The garroting of the Gaza and the destruction of the wall separating it from Egypt actually serves as a metaphor for the larger Palestinian situation.  Whether through the "apartheid" Wall created by the Israelis cutting off Palestinian territory and creating, in effect, reservations for the Palestinians; through the imprisonment of some Palestinian leaders; through the assassination of other Palestinian leaders; and through the increase in illegal Israeli settlements on Palestinian territory, the Palestinian people are being pushed further and further to the brink.
The good news, to the extent to which there is any, is that there has been a noticeable change in the climate on the ground in the USA when it comes to discussing Palestine.  The fact that Carter’s book was a best seller, not to mention the growing attention in the USA and in Europe to the need for an immediate end to the Israeli Occupation, quite possibly portends an opening toward a just resolution of the Israeli/Palestinian conflict.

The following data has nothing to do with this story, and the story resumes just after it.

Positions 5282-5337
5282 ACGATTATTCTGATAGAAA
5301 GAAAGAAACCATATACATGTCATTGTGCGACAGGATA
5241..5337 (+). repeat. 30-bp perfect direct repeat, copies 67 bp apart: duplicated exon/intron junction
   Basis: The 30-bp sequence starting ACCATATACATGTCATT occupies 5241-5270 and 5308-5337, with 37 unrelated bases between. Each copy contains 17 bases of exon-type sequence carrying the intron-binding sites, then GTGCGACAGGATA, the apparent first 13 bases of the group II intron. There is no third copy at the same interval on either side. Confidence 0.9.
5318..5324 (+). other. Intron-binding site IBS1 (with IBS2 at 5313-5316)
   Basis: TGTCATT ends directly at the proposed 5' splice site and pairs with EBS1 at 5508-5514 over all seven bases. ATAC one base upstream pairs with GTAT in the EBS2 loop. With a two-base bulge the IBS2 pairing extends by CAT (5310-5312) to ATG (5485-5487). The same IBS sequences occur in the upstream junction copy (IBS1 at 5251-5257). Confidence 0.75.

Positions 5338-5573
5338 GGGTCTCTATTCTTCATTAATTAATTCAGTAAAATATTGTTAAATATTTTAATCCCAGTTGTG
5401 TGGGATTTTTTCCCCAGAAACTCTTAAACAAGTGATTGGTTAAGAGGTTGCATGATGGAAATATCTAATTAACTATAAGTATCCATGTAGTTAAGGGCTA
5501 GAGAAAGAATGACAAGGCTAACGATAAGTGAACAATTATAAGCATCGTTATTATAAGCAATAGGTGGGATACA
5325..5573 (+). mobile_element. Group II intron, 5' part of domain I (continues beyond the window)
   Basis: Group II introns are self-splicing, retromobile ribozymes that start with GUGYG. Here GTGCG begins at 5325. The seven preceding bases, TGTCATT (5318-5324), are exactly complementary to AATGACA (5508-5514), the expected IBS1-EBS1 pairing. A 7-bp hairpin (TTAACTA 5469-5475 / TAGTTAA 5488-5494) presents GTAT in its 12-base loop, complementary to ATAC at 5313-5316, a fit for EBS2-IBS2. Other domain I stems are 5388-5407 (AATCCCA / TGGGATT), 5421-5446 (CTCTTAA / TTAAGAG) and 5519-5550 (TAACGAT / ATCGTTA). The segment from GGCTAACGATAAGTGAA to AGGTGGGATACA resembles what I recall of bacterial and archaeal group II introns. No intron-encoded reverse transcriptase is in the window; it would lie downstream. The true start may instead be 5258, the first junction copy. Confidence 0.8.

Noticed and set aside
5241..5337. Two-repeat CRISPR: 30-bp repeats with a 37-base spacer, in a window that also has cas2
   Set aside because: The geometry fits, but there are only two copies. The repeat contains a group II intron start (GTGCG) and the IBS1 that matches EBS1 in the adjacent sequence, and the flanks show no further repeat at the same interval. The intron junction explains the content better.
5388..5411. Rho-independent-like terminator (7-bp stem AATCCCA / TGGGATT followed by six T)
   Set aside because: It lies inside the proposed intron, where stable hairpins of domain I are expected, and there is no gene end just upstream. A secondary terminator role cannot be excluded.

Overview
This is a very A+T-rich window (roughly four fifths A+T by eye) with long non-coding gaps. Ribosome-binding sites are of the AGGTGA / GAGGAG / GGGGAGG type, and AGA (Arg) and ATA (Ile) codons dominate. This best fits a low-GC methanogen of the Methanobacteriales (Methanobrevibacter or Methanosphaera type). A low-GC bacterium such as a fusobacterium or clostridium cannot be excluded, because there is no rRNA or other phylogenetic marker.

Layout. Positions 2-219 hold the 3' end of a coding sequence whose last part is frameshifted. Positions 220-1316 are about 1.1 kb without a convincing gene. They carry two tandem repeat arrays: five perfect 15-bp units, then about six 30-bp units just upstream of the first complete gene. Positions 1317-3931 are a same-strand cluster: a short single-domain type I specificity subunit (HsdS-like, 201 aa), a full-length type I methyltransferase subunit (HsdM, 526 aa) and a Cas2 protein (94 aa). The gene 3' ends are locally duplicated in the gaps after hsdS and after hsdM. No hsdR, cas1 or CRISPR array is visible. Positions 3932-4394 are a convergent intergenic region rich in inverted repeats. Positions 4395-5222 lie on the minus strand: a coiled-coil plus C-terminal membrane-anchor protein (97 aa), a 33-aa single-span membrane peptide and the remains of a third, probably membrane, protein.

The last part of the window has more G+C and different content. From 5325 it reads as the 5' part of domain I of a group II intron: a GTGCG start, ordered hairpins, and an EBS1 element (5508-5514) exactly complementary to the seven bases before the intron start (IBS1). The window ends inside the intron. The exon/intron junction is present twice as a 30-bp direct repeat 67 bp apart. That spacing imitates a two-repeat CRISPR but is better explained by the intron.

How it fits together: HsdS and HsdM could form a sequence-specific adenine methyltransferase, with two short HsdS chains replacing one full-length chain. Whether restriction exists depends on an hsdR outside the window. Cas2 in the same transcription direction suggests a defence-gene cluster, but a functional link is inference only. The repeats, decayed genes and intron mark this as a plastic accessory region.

Yet the US political establishment does not get it.  Each time they attempt to silence discussion of Palestine, or pretend that atrocities against Palestinians are simply the figments of someone’s imagination, their credibility in the eyes of the world further diminishes.  It is the equivalent of attempting to keep a bubble under water.
With each atrocity against the Palestinian people comes another battle cry from one or another part of the planet, not only against Israel, but against their unconditional backers in Washington, DC.  And those battle cries should raise our concern.
What about this do our political leaders not understand?  When will they get the wax out of their ears and the cotton out of their mouths and recognize that a different road must be taken?
Bill Fletcher, Jr. is Executive Editor of The Black Commentator. He is also a Senior Scholar with the Institute for Policy Studies and the immediate past president of TransAfrica Forum. Click here to contact Mr. Fletcher.